In everyday usage, terms related to human settlements have vague, shifting meanings. What one person might describe as a small ‘city’ might be a ‘town’ or ‘village’ for someone else; one person’s ‘megacity’ might be a cluster of cities from a different perspective. Similarly, we can usually identify areas that are clearly within a city and others that are outside it, but there is usually a peri-urban area of intermediate density that usually lies between the two, making it hard to define a clear city limit. Formal administrative boundaries may have historic or political meaning, but are rarely aligned with the physical or economic extents of the urban area.
What exactly is a city? It depends who you ask
It turns out there is no standard international definition of an ‘urban’ area or ‘urban’ population. Each country has its own definition, and collects data accordingly. The statistic that 50% of the world’s population is urban is arrived at simply by adding up these incomparable, and sometimes conflicting, definitions.
It’s not what you spend
FOR decades rich countries have sought to foster global development with aid. But all too often there is little to show for their spending, now over $135 billion a year and rising. Success depends on political will in recipient countries, says Erik Solheim of the Development Assistance Committee of the OECD, a club of mostly rich countries that includes the biggest donors. And that may well be lacking. What donors will pay for may not be what recipients deem a priority. So poor countries’ governments say what they must to get cash, and often fail to keep their side of the deal. Aid to build schools may be used to give fat contracts to allies, and the schools left empty. Ambulances bought by donors may rust on the kerb, waiting for spare parts. Now donors are trying a new approach: handing over aid only if outcomes improve. “Cash on delivery” sees donors and recipients set targets, for example to cut child mortality rates or increase the number of girls who finish school, and agree on how much will be paid if they are met.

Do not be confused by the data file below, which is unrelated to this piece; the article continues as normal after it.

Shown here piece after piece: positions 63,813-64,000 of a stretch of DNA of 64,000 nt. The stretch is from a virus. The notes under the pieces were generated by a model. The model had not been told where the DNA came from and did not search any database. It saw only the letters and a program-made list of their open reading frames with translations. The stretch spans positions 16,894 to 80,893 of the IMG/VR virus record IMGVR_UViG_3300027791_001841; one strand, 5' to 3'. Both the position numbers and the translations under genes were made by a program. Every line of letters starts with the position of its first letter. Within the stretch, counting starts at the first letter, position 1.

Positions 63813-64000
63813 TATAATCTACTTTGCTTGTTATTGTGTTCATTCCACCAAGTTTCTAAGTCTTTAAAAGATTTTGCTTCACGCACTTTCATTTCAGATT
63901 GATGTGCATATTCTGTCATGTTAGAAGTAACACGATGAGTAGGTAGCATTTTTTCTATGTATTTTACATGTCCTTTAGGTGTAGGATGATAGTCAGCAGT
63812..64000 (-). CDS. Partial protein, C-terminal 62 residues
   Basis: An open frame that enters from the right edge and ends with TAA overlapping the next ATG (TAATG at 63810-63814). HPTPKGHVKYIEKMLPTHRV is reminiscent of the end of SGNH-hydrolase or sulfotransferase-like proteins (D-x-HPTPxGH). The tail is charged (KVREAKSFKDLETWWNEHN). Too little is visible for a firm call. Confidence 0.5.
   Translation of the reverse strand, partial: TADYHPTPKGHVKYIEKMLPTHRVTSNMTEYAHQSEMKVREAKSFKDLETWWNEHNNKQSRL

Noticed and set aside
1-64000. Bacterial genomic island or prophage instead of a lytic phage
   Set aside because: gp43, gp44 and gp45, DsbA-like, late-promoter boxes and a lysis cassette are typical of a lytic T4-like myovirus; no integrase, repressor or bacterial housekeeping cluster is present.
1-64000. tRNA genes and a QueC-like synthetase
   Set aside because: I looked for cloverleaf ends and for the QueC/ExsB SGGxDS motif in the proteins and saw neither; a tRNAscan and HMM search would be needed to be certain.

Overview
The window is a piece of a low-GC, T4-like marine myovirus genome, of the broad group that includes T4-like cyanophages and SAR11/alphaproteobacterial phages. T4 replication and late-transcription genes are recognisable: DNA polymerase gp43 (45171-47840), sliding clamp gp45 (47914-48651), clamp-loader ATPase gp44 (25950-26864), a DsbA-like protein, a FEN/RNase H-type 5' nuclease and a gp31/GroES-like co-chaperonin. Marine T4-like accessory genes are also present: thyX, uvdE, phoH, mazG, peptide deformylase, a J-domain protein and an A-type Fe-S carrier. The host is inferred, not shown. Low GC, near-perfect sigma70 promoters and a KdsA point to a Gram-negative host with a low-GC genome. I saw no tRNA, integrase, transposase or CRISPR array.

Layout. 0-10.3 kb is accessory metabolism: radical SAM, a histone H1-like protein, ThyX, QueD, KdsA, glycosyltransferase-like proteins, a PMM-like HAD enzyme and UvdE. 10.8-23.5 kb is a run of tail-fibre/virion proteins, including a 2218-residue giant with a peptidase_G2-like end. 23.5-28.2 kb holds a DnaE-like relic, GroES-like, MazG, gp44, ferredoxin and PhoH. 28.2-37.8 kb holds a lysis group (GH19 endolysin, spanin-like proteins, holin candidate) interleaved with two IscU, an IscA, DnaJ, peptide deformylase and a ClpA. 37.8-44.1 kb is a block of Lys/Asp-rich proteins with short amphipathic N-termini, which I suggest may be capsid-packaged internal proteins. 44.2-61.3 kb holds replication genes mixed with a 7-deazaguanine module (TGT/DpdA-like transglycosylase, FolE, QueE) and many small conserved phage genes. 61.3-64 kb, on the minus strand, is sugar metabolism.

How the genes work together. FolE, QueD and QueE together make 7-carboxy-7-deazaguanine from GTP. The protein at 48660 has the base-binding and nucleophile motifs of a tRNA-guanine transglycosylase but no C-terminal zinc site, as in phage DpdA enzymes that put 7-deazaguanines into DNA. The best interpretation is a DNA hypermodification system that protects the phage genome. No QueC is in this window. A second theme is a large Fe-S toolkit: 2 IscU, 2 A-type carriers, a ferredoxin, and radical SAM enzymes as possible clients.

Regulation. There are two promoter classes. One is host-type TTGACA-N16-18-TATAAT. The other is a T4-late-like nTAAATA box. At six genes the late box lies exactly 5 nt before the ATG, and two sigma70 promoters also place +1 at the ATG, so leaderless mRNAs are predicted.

Forget The Fitbit: Can Wearables Be Designed For The Developing World?
When we think of wearable technology today, we think of the Fitbits or the Apple Watch. But to many people, tracking our steps or sleep in unprecedented detail or getting a notification slightly faster is interesting but ultimately not quite useful enough. The quantified self, in the context of people who have access to any technology they want, can be inherently self-absorbed. Imagine a different use case: An impoverished woman in rural Africa, pregnant with her first child and many miles away from medical care. Here, a wearable that helps her track her pregnancy and let her know if she needs to get to a doctor could mean life or death for her unborn child.
Guest post from the beach big Data Festival in Cartagena, Colombia, by Oxfam’s Head of Research and paid up member of the numerati, Ricardo Fuentes-Nieva (@rivefuentes)
A spectre is haunting the hallways of the international bureaucracy and national statistical offices – the spectre of the data revolution. Now, that might suggest a contradiction in terms or the butt of a joke – it’s hard to imagine a platoon of bespectacled statisticians with laptops and GIS devices toppling governments. But something important is indeed happening – let me try and convince you.
A new research report by ODI “Data Revolution – Finding The Missing Million” (launched yesterday in Cartagena during a Data Festival) tries to make sense of the coming data revolution, and what it means for international development. According to the authors: The data revolution is “an explosion in the volume of data, the speed with which data are produced, the number of producers of data, the dissemination of data, and the range of things on which there are data, coming from new technologies such as mobile phones and the internet of things and from other sources, such as qualitative data, citizen-generated data and perceptions data.”
For the numerically minded (I proudly include myself in this group) this is a rather welcome transformation. Data, data everywhere – but then why haven’t we, number geeks, solved all of the world’s problems yet?
Today we launch our report The Global Findex Database 2014: Measuring Financial Inclusion around the World and The 2014 Global Findex database, an updated edition of what is by far the world’s most comprehensive gauge of global progress on financial inclusion. You may also find the database on the Development Data Group's Data Catalog.
Want to learn how many adults own a bank account worldwide? Right this way. What happens with the gender gap when you break it down by country and region? We’ve got the stats … Check. Where is mobile money making the biggest inroads, and what are the impacts? Check ... Check. How do adults save and borrow money, as well as manage financial risk? Check … Check … Check!